Is the Australian Economy Heading Into a Deflationary Spiral?

The International Monetary Fund (IMF) has announced a set of recommendations for Australia to help perk up the nation’s economy. They’re projecting growth of 2.8% for the Aussie economy this year. They also said that lower interest rates and a weaker Aussie dollar were helping to sustain growth, but more could be done.

The IMF thinks we should continue cutting interest rates to prevent inflation from slowing too quickly. If inflation were to slow down, it could lead to concerns of deflation. And that’s not something you want to see if you have asset investments. Let me explain why.

How inflation affects wage growth and jobs

There used to be a time when inflation was seen as bad news for the Australian economy. With more cash floating around in the system, its value eroded over time. Goods that once cost AU$5 needed a price hike to keep up with all the excess currency.

You’ve probably noticed creeping inflation while shopping at your local supermarket. That’s because if you’re like most people you have a price in mind for what you think things should cost, based on your previous experience.

And you feel the effects of inflation even more when wages are stagnant. In any economy in which wages aren’t growing to keep up with inflation, goods cost more in real terms. The Australian Bureau of Statistics (ABS) reported in February that wages grew by 2.5% in 2014, which is the lowest rate in two decades. The RBA’s inflation targets are between 2-3%, making the current 1.7% inflation rate too low in their eyes. That means the RBA will be keen to create more inflation through interest rate cuts.

With the IMF recommending further cuts to the interest rate, that could spell trouble for consumers. The price of goods will rise, but your wages won’t keep pace.

Why economists want to prevent deflation in the economy

These days, economists have a tendency to believe that some inflation is a good thing. Many developed economies have an inflation target rate of around 2%.

The reason why inflation is seen as favourable is because it helps to prevent deflation. Deflation is simply the process of falling prices. Or you could take it to mean that your money buys more with less. While that sounds like good news for people like you and me, many economists disagree.

They argue that if you believe that prices are going to fall, you’ll put off buying goods now. And if everyone else does the same thing, growth will plummet because no one would be buying anything. This would lead to falling wages and massive job losses.

It would also lead to real debt levels rising. That’s because deflation increases both the value of money and debt. This makes it difficult for consumers and businesses to pay off debts, as more disposable income goes towards meeting repayments. And you can see how this creates a cycle that hurts jobs and wages.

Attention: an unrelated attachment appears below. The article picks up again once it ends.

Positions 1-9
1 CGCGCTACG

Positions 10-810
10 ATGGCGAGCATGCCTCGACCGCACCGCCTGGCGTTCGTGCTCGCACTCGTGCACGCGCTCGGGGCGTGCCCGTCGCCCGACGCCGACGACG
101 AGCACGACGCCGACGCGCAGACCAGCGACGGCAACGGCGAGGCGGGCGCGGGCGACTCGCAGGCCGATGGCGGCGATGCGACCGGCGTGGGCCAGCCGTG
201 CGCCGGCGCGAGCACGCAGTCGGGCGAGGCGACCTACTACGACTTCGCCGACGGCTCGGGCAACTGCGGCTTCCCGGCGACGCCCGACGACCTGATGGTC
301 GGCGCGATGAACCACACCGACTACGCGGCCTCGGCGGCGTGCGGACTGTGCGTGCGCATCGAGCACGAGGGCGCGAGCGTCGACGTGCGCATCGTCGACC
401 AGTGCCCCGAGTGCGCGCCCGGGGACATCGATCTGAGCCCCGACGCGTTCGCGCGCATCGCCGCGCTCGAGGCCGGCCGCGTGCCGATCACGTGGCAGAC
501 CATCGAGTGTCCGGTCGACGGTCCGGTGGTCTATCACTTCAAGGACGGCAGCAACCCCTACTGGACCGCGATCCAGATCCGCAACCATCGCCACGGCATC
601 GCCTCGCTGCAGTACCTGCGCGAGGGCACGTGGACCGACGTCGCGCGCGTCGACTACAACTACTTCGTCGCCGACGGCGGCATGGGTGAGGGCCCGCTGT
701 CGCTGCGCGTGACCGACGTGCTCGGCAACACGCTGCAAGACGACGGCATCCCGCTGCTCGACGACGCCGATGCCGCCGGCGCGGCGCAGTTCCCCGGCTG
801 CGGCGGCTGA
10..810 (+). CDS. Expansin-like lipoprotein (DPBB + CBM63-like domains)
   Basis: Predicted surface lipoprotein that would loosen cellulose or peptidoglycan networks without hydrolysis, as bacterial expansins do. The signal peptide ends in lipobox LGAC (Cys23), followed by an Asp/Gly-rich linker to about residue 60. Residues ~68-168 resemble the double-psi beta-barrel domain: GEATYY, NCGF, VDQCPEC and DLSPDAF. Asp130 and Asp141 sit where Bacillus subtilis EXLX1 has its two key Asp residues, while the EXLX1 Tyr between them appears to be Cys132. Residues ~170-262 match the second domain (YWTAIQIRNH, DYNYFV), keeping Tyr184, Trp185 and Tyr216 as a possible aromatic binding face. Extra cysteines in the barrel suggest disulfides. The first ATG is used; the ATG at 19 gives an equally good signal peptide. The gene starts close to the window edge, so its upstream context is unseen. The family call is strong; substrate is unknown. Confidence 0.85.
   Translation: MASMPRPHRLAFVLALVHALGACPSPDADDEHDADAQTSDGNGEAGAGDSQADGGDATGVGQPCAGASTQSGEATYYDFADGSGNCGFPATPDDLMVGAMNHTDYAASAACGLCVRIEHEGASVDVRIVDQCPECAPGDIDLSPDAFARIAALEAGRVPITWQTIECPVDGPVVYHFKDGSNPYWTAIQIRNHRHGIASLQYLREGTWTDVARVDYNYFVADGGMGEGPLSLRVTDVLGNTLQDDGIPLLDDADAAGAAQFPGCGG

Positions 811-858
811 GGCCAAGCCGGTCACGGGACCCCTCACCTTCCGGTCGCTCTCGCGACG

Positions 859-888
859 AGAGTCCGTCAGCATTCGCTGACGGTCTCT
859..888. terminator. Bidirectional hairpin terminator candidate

In practice, every country needs to be judged on its own merits. Japan, which has been in a deflationary cycle since the early 1990s, has over US$10 trillion in public debt. But its unemployment rate sits at 3.6%. That’s not bad for an economy built on exports, and with no resources of its own.

What deflation means for investments

As an investor, the price of your assets is linked to inflation. In the same way that groceries cost more with higher inflation, your assets tend to appreciate with more money in the economy for everyone to spend. That sends investors flocking to hard assets like real estate, and you begin to see the effects through big increases in house prices.

And just as grocery prices fall during deflation, property values follow. You probably don’t want to see that happen if you have a portfolio in any asset class, not just real estate.

Consumers would put off buying assets in hope of future declines in values, hurting demand in the process. And with flat wages, the IMF is right in saying that the RBA will need to cut interest rates further. But even that may not be enough for the RBA to prevent a recession this year.

Mat Spasic
Contributor, Markets and Money

Markets and Money offers an independent and critical perspective on the Australian and global investment markets. Slightly offbeat and far from institutional, Markets and Money delivers you straight-forward, humorous, and useful investment insights from a world wide network of analysts, contrarians, and successful investors.

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